4. These lazy portfolios focus on asset allocation, regular investing in low cost index funds, global diversification and holding forever. Yes, you can add rebalancing but that is not the most important, if you do not want to do it. The main trait required for doing this is discipline, day in and day out for decades.

5. These lazy portfolios focus on buy and hold forever. This wins because the market is irrational and unpredictable and it is difficult, if not impossible to beat it. The more you trade, the less you earn. You can easily trade online today, but that makes losing just easier. Human nature makes investors buy high and sell low-losing at the top and bottom. We often think we are beating the market, but we really are not. Even great traders don’t become very rich. Buy good quality funds and hold forever- you will be on the way to success in investing.

6. These portfolios do not require any advisors, if you have the discipline to keep up with it. You will win the race just like the tortoise beat the hare.

Vanguard and iShares are probably the best to invest with. You also need to max out your tax-deferred retirement plan and invest in the most lazy funds with the best global diversification that you can get your hands upon.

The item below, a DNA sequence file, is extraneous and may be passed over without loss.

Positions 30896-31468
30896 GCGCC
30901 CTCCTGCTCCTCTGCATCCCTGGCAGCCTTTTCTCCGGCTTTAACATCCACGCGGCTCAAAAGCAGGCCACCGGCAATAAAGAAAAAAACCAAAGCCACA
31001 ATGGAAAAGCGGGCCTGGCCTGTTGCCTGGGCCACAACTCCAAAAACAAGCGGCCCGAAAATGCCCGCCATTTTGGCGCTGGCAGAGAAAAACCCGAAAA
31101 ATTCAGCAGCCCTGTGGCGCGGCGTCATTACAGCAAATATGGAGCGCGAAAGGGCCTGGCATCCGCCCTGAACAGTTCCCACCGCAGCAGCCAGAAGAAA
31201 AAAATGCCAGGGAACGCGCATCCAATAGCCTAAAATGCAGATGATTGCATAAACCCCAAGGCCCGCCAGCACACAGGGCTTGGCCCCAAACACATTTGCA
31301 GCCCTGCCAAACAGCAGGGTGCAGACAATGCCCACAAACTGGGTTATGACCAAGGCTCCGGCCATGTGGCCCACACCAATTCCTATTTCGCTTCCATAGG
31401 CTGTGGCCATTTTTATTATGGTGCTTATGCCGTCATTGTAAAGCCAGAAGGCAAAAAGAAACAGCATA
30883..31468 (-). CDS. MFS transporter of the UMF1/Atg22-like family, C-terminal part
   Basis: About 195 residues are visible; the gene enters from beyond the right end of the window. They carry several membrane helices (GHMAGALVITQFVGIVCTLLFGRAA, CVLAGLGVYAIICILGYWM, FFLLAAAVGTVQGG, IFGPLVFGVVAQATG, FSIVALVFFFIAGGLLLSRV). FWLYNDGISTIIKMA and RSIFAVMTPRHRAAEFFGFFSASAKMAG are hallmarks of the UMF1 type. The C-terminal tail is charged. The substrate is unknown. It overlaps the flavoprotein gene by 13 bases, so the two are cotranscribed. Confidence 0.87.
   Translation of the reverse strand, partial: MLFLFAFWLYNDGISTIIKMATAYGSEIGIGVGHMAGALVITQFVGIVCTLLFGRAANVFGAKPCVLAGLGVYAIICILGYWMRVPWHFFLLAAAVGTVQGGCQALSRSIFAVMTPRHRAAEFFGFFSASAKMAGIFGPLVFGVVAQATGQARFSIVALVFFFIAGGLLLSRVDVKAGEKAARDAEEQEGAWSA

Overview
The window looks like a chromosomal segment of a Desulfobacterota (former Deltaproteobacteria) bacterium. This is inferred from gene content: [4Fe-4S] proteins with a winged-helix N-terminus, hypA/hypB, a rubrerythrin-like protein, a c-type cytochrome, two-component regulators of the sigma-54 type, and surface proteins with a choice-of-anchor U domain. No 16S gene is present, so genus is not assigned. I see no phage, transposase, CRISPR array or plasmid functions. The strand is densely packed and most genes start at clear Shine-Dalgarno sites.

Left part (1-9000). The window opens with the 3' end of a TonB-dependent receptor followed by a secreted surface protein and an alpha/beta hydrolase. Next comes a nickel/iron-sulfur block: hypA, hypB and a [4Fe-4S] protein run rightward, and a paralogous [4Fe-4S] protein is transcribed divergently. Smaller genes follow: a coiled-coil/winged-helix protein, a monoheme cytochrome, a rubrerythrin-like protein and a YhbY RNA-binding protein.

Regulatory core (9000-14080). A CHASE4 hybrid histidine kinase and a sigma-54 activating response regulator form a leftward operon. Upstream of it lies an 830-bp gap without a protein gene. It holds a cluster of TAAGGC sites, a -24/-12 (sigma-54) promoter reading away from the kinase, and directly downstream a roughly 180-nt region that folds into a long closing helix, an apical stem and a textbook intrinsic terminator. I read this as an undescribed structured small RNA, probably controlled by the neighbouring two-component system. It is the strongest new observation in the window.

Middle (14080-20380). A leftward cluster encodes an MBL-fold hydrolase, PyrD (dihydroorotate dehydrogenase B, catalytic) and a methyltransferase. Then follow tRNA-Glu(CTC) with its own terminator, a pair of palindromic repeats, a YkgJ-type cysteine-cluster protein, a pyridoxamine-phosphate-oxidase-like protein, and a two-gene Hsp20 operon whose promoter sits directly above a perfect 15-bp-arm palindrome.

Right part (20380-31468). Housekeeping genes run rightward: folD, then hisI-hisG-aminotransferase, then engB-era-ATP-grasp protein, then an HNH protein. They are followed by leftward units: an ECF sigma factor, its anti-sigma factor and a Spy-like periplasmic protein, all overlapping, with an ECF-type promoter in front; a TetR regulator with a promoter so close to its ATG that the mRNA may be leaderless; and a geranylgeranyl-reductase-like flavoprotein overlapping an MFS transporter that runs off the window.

You can also consider a single fund among these:

  • Balanced funds: Dodge and Cox Balanced, Vanguard Wellington, Fidelity Puritan
  • Asset allocation funds: Fidelity Asset Manager, Vanguard Asset Allocation Fund, Schwab MarketTrack, TIAA-CREF Managed Allocation Fund
  • Lifecycle Fund: Fidelity Freedom Funds, Vanguard’s Life Strategy Funds
  • Fund of Funds: Vanguard Star, T. Rowe Price Spectrum Growth

Instead of using index funds, you can also use index ETFs ( Vanguard, iShares and SPDR are some of the well known ones)

Many people think they can time the market and actively trade. If you think so, then see whether you fulfill the following criteria:

  • You have lots of time to track the market and trade.
  • You know the market is irrational and you can handle uncertainty and you have the discipline to follow your technical timing system, no matter how unpredictable the outside world appears.
  • You are okay with losing money, as you have faith that you will more than you lose in the long run.
  • You are very disciplined as a market timer.
  • You can handle losing streaks.
  • You do not care about any breaking news and you just trust your system.
  • You never buy high and sell low.
  • You make quick decisions, with no regrets.